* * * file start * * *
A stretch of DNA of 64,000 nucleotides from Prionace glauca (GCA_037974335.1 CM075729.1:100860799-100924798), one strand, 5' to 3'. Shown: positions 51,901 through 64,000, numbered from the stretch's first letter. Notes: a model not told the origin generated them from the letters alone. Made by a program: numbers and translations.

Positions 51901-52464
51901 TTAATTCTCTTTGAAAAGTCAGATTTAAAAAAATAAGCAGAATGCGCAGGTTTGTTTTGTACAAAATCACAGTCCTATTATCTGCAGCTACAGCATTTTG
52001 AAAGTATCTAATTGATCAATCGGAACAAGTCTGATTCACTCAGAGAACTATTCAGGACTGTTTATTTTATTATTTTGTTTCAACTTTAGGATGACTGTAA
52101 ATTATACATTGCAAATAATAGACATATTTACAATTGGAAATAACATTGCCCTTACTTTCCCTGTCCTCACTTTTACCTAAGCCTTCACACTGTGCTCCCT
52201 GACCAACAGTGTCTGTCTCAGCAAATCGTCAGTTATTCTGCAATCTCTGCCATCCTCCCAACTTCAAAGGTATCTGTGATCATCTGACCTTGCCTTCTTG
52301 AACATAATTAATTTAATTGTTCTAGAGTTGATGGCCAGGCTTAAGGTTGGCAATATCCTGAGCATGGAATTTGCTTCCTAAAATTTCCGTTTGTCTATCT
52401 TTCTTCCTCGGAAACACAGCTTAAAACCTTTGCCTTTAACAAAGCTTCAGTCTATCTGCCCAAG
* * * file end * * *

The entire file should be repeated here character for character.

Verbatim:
A stretch of DNA of 64,000 nucleotides from Prionace glauca (GCA_037974335.1 CM075729.1:100860799-100924798), one strand, 5' to 3'. Shown: positions 51,901 through 64,000, numbered from the stretch's first letter. Notes: a model not told the origin generated them from the letters alone. Made by a program: numbers and translations.

Positions 51901-52464
51901 TTAATTCTCTTTGAAAAGTCAGATTTAAAAAAATAAGCAGAATGCGCAGGTTTGTTTTGTACAAAATCACAGTCCTATTATCTGCAGCTACAGCATTTTG
52001 AAAGTATCTAATTGATCAATCGGAACAAGTCTGATTCACTCAGAGAACTATTCAGGACTGTTTATTTTATTATTTTGTTTCAACTTTAGGATGACTGTAA
52101 ATTATACATTGCAAATAATAGACATATTTACAATTGGAAATAACATTGCCCTTACTTTCCCTGTCCTCACTTTTACCTAAGCCTTCACACTGTGCTCCCT
52201 GACCAACAGTGTCTGTCTCAGCAAATCGTCAGTTATTCTGCAATCTCTGCCATCCTCCCAACTTCAAAGGTATCTGTGATCATCTGACCTTGCCTTCTTG
52301 AACATAATTAATTTAATTGTTCTAGAGTTGATGGCCAGGCTTAAGGTTGGCAATATCCTGAGCATGGAATTTGCTTCCTAAAATTTCCGTTTGTCTATCT
52401 TTCTTCCTCGGAAACACAGCTTAAAACCTTTGCCTTTAACAAAGCTTCAGTCTATCTGCCCAAG